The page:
Thursday, May 30, 2024

fine for chocolate badboy


EC fines Mondelēz €338m for anti-competitive chocolate trade

Food producer illegally restricted retailers from sourcing its goods from member states where prices were lower

Multinational food and confectionary firm Mondelēz International has been fined €337.5m for breaching the EU’s competition rules by restricting trade of chocolate, biscuits and coffee products between member states. The decision by the European Commission could trigger litigation against Mondelēz from suppliers and affected consumer groups.

“Any person or company affected by anticompetitive behaviour as described in this case may bring the matter before the courts of the member states and seek damages,” the EC said, adding that its decision is binding proof of illegal activity. “Even though the Commission has fined the cartel participants concerned, damages may be awarded by national courts without being reduced on account of the Commission fine,” it said.

Mondelēz was found to have engaged in 22 anti-competitive agreements with wholesalers limiting where products could be sold, and preventing ten European distributors active in some member states from selling Mondelēz products in other member states without prior permission.

Headquartered in the US, producing brands such as Oreo and Milka, Mondelēz was also found to have abused its dominant position in some member states to control the sale and prices of its chocolate tablets. In particular, the Commission said Mondelēz refused to supply a broker in Germany in order to prevent the products from being re-sold in Austria, Belgium, Bulgaria and Romania, where Mondelēz products already sold at a higher price. The company also ceased supplying chocolate tablet goods in the Netherlands so they could not cross the border to Belgium, where the goods sold for more.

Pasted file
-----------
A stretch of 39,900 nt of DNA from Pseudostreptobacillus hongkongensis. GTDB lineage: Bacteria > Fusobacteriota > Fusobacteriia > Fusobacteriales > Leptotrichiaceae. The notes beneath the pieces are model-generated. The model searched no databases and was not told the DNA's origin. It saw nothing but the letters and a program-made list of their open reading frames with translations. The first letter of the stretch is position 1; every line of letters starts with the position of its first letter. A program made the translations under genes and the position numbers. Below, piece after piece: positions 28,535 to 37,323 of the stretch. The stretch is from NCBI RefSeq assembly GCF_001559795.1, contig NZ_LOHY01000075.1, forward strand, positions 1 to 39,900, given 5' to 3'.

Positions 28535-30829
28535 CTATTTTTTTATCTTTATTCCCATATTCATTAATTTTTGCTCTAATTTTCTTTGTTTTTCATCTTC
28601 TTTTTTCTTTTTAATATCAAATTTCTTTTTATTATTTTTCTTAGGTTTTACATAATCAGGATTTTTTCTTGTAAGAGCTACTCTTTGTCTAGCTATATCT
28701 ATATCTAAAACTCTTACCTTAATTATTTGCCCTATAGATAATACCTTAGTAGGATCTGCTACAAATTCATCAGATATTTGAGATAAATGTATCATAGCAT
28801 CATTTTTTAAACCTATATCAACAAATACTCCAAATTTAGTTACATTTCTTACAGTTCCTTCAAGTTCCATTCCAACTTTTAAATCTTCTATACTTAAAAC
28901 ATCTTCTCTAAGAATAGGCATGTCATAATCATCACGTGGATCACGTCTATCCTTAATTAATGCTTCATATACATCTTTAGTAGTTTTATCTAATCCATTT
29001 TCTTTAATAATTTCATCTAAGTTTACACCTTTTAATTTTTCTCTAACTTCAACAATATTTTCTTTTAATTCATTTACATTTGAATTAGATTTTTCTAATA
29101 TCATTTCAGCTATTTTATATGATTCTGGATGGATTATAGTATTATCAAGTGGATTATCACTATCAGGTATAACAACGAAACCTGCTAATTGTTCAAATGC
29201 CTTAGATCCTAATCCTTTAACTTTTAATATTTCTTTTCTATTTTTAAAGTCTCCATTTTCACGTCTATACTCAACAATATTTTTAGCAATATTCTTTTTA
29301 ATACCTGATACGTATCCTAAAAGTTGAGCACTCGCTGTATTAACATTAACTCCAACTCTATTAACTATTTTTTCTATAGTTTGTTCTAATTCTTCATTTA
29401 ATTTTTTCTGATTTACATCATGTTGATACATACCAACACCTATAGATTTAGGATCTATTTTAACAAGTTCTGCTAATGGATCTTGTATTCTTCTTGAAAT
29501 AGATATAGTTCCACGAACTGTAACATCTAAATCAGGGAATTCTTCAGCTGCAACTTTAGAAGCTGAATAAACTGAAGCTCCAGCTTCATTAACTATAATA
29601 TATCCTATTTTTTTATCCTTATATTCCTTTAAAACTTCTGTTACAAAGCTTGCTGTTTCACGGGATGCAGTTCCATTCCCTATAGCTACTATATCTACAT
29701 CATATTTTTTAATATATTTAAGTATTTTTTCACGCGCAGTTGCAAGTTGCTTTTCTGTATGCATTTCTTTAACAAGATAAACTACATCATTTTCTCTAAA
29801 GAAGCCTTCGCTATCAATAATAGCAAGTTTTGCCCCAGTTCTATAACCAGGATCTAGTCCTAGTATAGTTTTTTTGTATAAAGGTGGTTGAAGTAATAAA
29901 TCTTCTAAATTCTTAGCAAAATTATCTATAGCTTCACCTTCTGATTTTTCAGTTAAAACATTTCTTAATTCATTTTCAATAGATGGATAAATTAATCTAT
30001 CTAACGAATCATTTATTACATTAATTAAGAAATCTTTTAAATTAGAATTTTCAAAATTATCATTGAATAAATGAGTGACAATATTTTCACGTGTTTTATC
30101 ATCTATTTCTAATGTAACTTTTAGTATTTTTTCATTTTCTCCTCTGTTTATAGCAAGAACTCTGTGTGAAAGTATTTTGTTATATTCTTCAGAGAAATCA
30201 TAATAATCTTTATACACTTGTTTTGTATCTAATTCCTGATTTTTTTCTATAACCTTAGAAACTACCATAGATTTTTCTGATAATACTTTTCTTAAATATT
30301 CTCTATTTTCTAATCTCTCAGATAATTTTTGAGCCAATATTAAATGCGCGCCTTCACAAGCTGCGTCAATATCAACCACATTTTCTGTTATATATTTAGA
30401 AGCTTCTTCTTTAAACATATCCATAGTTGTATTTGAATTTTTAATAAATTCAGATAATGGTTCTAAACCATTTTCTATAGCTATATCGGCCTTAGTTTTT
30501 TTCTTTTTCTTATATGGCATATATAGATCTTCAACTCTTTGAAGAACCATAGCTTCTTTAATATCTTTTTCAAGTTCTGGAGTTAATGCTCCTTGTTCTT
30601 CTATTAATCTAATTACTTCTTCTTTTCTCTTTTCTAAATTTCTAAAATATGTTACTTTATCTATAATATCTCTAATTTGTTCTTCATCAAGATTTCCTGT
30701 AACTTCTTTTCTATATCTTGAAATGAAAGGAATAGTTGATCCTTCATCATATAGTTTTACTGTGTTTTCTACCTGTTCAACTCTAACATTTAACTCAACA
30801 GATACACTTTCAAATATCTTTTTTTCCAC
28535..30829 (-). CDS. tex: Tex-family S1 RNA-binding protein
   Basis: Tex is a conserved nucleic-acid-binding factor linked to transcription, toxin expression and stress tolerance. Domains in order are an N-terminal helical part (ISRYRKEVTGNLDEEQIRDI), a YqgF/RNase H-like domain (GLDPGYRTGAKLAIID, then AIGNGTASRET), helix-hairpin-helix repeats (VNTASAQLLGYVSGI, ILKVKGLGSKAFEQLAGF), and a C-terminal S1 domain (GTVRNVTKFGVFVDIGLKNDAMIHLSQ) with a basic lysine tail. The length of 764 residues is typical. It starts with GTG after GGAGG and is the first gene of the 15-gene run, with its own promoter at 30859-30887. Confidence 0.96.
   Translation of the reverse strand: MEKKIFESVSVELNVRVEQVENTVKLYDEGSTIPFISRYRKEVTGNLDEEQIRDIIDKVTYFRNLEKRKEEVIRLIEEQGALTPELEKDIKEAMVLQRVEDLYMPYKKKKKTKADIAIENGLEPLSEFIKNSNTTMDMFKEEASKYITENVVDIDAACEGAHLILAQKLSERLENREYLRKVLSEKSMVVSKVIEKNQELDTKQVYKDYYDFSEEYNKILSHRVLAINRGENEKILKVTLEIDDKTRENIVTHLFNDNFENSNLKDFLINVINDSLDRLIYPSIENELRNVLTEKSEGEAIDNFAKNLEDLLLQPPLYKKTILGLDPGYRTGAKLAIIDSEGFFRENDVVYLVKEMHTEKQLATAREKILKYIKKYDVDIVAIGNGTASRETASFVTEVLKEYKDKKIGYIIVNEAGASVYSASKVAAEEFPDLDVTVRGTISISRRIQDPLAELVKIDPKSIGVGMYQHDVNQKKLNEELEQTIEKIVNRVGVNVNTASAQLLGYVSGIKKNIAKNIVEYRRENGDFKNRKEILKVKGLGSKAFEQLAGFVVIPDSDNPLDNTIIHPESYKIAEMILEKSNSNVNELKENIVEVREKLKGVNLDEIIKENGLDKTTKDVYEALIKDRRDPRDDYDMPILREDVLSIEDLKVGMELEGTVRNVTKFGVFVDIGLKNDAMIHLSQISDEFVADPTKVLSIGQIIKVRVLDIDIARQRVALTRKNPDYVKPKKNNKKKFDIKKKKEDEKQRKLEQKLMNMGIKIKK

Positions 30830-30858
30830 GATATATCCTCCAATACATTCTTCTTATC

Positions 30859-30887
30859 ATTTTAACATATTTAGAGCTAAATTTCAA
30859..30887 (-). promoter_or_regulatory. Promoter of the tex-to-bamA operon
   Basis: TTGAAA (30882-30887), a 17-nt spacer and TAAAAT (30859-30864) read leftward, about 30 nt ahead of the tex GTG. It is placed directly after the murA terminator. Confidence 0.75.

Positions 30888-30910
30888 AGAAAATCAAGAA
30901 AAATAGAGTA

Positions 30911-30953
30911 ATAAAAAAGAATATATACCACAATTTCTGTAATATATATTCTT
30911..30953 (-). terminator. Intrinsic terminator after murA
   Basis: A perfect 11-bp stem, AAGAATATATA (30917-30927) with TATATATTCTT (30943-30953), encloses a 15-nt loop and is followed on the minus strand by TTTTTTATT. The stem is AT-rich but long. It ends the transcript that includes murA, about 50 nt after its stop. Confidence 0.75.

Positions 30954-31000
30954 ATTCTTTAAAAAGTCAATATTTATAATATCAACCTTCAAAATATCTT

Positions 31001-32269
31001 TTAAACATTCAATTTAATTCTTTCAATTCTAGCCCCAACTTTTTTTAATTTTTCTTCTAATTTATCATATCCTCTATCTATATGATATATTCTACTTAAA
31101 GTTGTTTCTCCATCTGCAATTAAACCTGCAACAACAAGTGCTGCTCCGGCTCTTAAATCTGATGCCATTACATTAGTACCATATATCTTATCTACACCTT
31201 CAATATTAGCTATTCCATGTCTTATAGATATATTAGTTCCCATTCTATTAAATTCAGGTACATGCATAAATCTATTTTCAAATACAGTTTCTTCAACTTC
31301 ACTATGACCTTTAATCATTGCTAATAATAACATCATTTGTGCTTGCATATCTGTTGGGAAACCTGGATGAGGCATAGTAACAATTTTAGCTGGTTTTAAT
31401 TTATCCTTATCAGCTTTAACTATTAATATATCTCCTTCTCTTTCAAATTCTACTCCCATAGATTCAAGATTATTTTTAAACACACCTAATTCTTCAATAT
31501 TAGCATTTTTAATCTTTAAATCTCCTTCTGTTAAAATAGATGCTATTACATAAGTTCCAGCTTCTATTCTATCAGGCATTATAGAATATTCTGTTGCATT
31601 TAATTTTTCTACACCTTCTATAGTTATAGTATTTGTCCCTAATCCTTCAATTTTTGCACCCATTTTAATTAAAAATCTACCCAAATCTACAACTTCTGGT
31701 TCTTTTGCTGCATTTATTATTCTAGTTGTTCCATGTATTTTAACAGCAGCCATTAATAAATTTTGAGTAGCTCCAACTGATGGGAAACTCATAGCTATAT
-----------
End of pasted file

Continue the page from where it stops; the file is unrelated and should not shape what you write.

Margrethe Vestager, executive vice-president in charge of competition policy, said: “Mondelēz was selling a range of products at different prices in different member states. It wanted to control where and to whom its products were resold by the traders. In member states where it charged higher prices, Mondelez ensured that prices remained high.”

The EC highlighted one agreement that ordered the wholesaler to charge more for exports of Mondelēz’s food goods.

“Mondelēz’s illegal practices prevented retailers from being able to freely source products in member states with lower prices, and artificially partitioned the internal market,” the EC said.

The investigation tracks anti-competitive practices dating back to 2006 through to 2020, with the EC opening its investigation in 2021. Mondelēz reserved €300m in February last year to resolve the EC probe.